WASHINGTON – Regulatory reform has been a widely discussed solution in Washington to cut bureaucratic red tape and boost our economy. After years of hard work and negotiations, the passage of the Frank R. Lautenberg Chemical Safety for the 21st Century Act marks the first time in more than a quarter of a century that Congress has sent reform of a major environmental law to the president's desk.
Friends, This is a too tardy thank you note for your having written a character letter on my behalf. My hope had been to write individual thank yous, but I have not found the time yet, so this a single letter to all of you. A few individuals have expressed regret that their letter didn't help since Judge Berger sentenced me to the maximum anyway. Let me assure each of you that your letter did help, and every one of them was much appreciated.
WASHINGTON – The Environmental Protection Agency has finally admitted that their relentless war on coal is not about fighting climate change but rather to show "leadership." EPA Administrator Gina McCarthy said so in recent testimony before the Energy and Commerce Committee in the House of Representatives.
CHARLESTON – The 2016 West Virginia Legislative session has been called one of the worst ever by media outlets and organizations statewide. West Virginia is facing real challenges right now. Our roads are bad. We have a huge budget deficit. Millions of dollars have been cut from our schools. Coal is in decline and West Virginia workers need to be retrained for 21st century jobs. A financial crisis is looming.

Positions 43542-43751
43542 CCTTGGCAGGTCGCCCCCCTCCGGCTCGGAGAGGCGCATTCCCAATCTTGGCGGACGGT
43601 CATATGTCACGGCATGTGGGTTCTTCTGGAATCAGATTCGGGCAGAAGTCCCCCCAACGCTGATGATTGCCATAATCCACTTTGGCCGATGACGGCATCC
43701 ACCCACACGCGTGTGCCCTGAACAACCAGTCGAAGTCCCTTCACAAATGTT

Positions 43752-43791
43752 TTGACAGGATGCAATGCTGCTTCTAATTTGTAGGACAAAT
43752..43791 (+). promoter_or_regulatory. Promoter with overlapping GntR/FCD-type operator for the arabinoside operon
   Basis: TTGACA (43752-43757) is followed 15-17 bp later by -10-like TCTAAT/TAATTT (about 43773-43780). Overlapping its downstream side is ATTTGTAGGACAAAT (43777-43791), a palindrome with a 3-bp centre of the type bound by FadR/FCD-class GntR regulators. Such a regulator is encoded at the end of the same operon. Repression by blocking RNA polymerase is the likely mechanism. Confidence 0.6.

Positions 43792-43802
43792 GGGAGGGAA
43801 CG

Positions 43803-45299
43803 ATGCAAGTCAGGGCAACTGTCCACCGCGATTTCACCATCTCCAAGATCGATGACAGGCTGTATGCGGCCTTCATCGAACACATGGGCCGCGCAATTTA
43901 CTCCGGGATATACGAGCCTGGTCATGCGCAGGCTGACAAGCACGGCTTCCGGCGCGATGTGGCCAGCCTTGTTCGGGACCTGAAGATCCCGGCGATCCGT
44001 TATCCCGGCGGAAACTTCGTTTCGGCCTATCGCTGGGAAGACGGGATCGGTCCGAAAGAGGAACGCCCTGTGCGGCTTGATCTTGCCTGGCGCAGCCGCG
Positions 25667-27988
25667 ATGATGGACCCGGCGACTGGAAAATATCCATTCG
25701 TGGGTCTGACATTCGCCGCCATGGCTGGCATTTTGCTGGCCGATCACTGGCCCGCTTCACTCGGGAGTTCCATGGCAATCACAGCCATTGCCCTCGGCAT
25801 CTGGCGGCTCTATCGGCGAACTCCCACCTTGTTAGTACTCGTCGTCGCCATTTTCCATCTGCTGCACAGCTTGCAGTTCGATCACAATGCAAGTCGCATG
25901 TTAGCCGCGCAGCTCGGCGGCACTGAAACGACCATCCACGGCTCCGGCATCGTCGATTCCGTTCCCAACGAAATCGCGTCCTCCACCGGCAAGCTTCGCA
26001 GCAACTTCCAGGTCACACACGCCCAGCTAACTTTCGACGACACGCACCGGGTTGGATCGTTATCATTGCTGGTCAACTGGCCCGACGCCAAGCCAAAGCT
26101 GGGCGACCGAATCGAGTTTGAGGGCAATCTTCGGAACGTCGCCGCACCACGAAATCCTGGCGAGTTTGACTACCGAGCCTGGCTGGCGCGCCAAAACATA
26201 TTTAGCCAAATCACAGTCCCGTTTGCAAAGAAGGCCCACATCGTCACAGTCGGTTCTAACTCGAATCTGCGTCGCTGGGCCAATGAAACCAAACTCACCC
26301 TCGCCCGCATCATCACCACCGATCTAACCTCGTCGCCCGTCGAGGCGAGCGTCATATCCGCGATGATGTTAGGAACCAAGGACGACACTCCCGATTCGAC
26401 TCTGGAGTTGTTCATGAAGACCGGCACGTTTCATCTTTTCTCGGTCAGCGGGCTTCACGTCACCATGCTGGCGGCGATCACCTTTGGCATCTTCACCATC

CHARLESTON – Historic and unprecedented. Those words illustrate West Virginia’s seismic victory recently at the U.S. Supreme Court – a victory that reverberated across the nation instilling hope in the state’s coal industry and forcing bureaucrats to think twice before using executive regulation to bring about radical change. The ruling, issued Feb. 9, immediately stopped President Obama from implementing the centerpiece of his coal-killing agenda. It limits further economic damage by freezing t
CHARLESTON – The West Virginia House of Delegates sent a unanimous message last week to the U.S. Environmental Protection Agency: stay out of our homes. We’ve had a lot of healthy, robust debates this session on issues that lawmakers have had strong disagreements on. They’ve attracted a lot of headlines, and sometimes give the appearance that lawmakers in Charleston can’t agree on anything.